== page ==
Arnie Arnesen interviewed ILSR’s Director of Democratic Energy John Farrell on WNHN’s The Attitude last week, seeking an answer to this question: can we expect electric utilities to embrace the energy sources of the future, like solar? Electric Utilities Play by the (Old) Rules Arnie and John discussed the hesitance of utilities to embrace innovation… Continue reading
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A June 2014 study by Ceres highlighted the top electric utilities for renewable energy and efficiency. In an article discussing the findings, Utility Dive suggested that there are “wide disparities […] in the extent to which electric utilities currently deliver renewable energy and energy efficiency.” To find the source of these disparities, look no further… Continue reading
This week in democratic energy, ILSR received considerable coverage in several publications. Media reports also discussed the future of utilities, the Energy Department’s significant investment in solar, and a new study examining how peer influence affects who installs solar. John Farrell, Director of ILSR’s Democratic Energy initiative, was cited in multiple articles. In Yes! Magazine,… Continue reading
Two weeks ago, Minnesota’s Public Utilities Commission ratified the first-ever statewide policy for setting a fair and transparent price on solar energy. This week, a coalition of companies that provide leasing contracts for solar to home and business customers declared war on this “value of solar” policy, and pretty much every financial model for compensating… Continue reading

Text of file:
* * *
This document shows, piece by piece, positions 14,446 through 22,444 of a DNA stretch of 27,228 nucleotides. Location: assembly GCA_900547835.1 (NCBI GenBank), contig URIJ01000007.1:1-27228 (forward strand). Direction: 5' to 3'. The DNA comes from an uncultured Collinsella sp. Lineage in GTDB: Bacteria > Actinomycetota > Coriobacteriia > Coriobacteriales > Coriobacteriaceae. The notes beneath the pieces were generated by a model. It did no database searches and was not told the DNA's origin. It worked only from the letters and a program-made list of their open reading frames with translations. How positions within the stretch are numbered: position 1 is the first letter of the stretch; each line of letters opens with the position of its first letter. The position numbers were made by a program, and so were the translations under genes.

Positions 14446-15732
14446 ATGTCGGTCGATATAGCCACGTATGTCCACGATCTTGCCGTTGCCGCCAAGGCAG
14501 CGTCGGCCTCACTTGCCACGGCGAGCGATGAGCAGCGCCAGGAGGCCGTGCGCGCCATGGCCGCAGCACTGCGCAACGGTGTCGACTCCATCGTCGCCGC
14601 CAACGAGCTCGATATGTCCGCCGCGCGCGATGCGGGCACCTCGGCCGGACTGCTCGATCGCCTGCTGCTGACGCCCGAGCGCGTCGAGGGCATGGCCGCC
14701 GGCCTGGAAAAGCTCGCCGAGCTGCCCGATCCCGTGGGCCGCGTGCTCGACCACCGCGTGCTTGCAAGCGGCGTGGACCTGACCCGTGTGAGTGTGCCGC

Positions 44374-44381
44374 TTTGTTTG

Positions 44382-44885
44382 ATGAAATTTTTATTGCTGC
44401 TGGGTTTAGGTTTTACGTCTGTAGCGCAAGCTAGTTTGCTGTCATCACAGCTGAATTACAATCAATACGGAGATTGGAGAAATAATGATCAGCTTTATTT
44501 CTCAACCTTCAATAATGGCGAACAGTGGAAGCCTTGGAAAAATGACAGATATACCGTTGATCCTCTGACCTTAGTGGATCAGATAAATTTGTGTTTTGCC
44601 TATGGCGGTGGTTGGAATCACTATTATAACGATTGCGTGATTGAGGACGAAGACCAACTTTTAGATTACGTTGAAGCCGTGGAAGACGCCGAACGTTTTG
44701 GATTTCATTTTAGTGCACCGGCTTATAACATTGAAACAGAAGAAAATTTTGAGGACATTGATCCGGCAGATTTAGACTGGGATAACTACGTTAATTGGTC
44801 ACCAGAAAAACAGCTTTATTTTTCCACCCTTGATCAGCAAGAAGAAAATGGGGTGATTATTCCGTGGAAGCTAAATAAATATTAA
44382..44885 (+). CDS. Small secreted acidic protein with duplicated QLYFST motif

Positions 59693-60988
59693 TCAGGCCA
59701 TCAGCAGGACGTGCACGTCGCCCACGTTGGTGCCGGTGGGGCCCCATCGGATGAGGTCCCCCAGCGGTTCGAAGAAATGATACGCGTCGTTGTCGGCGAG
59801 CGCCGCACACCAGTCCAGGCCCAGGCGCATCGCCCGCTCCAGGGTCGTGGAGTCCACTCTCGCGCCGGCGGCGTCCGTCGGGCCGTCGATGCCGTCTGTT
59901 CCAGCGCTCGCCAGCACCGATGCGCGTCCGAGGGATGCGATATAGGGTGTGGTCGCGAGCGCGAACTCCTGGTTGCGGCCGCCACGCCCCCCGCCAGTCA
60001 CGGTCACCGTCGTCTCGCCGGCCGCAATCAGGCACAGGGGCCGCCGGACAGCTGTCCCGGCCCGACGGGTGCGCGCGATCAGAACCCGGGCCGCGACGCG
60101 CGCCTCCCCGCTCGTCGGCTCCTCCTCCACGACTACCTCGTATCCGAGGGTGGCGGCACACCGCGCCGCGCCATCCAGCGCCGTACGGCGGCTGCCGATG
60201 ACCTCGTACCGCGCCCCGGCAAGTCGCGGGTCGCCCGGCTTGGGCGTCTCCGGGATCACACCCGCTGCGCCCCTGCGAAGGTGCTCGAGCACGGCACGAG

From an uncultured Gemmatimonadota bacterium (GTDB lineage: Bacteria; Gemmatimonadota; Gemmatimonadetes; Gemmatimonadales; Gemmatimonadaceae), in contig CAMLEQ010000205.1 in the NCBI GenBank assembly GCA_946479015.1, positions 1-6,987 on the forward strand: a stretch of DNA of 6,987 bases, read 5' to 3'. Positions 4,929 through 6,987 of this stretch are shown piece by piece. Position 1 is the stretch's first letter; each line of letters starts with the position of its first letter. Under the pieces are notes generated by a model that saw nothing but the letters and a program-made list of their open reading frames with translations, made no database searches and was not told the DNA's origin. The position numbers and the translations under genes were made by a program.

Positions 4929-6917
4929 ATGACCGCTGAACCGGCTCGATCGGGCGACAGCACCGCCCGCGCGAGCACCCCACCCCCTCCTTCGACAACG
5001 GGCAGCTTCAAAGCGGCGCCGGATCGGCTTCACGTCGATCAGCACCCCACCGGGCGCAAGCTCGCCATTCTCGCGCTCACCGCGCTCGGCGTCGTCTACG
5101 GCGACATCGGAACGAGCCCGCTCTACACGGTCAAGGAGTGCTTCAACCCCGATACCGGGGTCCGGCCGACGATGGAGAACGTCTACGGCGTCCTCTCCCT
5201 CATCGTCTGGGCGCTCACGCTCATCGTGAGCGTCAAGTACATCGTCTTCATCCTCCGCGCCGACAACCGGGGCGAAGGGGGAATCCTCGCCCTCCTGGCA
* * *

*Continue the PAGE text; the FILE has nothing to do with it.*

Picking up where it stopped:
If you’re a state legislator in Minnesota, here are a few grains of salt to season the message you’ve been getting from electric utilities about the proposed solar energy standard. The bill (HF956/SF901) requires most utilities to get 4% of their energy from solar by 2025 and offers a standard, fixed-price contract to distributed solar energy… Continue reading
If you’re a state legislator in Minnesota, here’s a few grains of salt to season the message you’ve been getting from electric utilities about the proposed solar energy standard. The bill (HF956/SF901) requires most utilities to get 4% of their energy from solar by 2025 and offers a standard, fixed-price contract to distributed solar energy producers… Continue reading
The PUC has an approval process that stacks the deck against the public.
A few days ago the Minnesota Public Utilities Commission (PUC) approved a massive high voltage transmission project (known as CapX) that will cost Minnesotans an amount equal to the projected biennium state budget deficit and four times the total bill to taxpayers for the Gopher and Twins stadiums.
Green pricing requires a few customers to pay a substantial premium for relatively little power. A much better way for consumers to increase the supply of renewable energy is to exercise "green citizenship." If a significant majority of the customers of a given utility vote for green energy, the utility can purchase a larger amount of renewables and spread the costs over its entire customer base. Often 10 times the amount of green electricity can be purchased at a fraction of the cost for an individual household. Continue reading
A strategic report on developing a sustainable biomass policy, prepared for a foundation in 2001, offers a vision that is still relevant today.
Utility Merger Frenzy Isn’t Healthy by David Morris August 27, 1996 Once upon a time in America, both political parties damned giant monopolies. At the turn of the century, Republican President Teddy Roosevelt used anti-trust laws to battle concentrated corporate power. His favorite target was the energy industry. In the 1930s Democratic President Franklin Roosevelt… Continue reading